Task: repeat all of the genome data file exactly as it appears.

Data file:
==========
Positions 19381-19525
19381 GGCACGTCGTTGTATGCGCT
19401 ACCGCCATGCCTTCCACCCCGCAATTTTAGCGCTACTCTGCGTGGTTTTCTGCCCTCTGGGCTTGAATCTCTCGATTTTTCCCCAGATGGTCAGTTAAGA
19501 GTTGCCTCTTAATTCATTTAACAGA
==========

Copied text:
Positions 19381-19525
19381 GGCACGTCGTTGTATGCGCT
19401 ACCGCCATGCCTTCCACCCCGCAATTTTAGCGCTACTCTGCGTGGTTTTCTGCCCTCTGGGCTTGAATCTCTCGATTTTTCCCCAGATGGTCAGTTAAGA
19501 GTTGCCTCTTAATTCATTTAACAGA